Finnair launched its first bio-fuel mixed flight from San Francisco to Helsinki on August 5 using an A330-300 and will operate another on August 7.
The fuel is 12% biofuel mixed with standard jet fuel and across the flight distance saved 32 tons of Co2 from entering the atmosphere.
One of the reasons aviation Co2 is so much worse than ground emitted Co2, is that it’s delivered directly to the high atmosphere and doesn’t undergo any reductions from natural processes. Rain, plants and oceans partially mitigate ground based Co2 emissions, although nowhere near as much as is required to counter global warming.
Aviation emissions are three times more damaging because of where they’re emitted at high altitudes.
While Finnair are to be congratulated for making some small progress, 32 tons is a drop in the ocean – all airlines need to be doing this now, and as fast as possible.
The problems lie in distribution and delivery to airports which simply don’t make any real effort to change their systems to accommodate biofuel distribution.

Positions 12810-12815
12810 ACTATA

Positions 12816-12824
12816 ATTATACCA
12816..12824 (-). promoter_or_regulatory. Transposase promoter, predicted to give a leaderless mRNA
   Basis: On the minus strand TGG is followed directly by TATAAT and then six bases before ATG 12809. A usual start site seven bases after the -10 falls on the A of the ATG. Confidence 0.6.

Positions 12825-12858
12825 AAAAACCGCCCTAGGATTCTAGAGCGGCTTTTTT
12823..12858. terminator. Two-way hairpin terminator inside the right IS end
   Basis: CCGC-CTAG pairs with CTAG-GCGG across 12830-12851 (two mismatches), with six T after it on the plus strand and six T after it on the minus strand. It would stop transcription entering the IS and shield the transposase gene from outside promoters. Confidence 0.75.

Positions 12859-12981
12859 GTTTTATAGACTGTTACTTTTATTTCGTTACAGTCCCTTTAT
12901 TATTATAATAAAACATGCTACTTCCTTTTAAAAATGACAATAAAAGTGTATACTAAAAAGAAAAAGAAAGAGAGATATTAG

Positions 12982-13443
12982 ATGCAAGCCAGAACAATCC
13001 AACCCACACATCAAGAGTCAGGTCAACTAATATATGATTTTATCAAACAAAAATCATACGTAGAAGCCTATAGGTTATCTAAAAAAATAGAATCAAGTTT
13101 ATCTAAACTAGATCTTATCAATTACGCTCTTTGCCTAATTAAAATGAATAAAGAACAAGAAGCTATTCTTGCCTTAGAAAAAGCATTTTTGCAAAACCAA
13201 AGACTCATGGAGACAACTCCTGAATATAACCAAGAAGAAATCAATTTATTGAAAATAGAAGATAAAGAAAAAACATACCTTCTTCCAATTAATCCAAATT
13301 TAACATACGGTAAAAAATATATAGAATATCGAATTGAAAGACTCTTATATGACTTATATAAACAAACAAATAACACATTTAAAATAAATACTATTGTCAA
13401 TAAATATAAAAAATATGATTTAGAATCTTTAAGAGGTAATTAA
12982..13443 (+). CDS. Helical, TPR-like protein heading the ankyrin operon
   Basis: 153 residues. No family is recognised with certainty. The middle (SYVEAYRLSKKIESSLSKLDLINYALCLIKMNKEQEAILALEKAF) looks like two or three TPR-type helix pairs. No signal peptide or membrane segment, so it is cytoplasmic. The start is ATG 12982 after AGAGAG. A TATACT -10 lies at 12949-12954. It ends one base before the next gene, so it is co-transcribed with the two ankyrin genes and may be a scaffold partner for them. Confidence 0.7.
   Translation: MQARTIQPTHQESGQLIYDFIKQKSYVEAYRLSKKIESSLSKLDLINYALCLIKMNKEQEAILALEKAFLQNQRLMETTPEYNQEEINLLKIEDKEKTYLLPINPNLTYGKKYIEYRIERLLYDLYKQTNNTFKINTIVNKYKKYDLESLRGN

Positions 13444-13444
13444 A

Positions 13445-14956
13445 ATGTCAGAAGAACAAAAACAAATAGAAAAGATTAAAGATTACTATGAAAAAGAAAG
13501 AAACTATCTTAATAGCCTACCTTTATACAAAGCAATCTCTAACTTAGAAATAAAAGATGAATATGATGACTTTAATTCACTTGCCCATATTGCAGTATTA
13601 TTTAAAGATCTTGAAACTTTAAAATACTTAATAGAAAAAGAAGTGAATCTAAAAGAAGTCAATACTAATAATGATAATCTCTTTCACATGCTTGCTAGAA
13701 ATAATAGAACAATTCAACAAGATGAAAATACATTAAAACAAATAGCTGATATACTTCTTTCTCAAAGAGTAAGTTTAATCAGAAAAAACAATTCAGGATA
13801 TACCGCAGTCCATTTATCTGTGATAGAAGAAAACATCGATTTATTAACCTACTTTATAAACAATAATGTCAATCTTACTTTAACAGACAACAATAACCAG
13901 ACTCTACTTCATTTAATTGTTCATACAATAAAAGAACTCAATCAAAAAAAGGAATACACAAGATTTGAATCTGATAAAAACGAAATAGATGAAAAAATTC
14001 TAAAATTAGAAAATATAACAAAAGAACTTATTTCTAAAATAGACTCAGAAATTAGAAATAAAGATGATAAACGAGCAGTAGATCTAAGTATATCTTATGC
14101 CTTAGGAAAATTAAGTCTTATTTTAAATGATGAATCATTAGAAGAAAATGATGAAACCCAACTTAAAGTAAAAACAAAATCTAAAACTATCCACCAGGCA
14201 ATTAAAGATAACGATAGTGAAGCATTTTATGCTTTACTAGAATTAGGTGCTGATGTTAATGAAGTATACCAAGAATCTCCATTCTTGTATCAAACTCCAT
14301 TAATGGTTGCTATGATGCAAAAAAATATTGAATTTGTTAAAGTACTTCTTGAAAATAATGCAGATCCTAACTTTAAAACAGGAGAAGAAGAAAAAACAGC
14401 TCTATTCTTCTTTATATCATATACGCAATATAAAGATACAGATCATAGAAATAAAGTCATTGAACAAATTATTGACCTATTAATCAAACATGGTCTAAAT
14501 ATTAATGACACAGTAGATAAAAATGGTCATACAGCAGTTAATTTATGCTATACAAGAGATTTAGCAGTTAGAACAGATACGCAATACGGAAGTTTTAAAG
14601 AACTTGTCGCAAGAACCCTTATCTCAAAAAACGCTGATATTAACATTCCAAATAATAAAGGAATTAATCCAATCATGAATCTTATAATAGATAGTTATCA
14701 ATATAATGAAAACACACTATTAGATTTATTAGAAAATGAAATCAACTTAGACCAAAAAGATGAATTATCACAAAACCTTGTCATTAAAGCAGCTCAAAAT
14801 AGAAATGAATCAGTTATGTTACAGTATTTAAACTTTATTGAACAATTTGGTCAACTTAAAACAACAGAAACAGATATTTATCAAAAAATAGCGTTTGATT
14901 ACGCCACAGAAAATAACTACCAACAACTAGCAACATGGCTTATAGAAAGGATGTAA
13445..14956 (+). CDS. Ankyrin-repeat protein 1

Those airlines that do – in a limited way – use biofuels frequently, need them trucked into airports, undermining the Co2 savings by using road transport.
Airbus is aiming to deliver all of its aircraft on initial flights using a biofuel mix.
Many airlines have trialled Co2 reducing bio-fuel mixes, but none have been able to go over 100% because of delivery issues.
British Airways has invested in a refinery and tested flights, it hopes to deliver more to Heathrow over time, Virgin Atlantic is keen to adopt more and has tested flights.
Delta has also tested, owns a refinery in New York, but hasn’t yet moved far towards biofuels. United recently trialled flights on a 787. KLM has also trialled flights successfully.
That the US airlines are still moving towards Co2 reductions in a country whose government is banned from even mentioning climate change under Trump, is itself encouraging.
All airlines need to do much more much faster.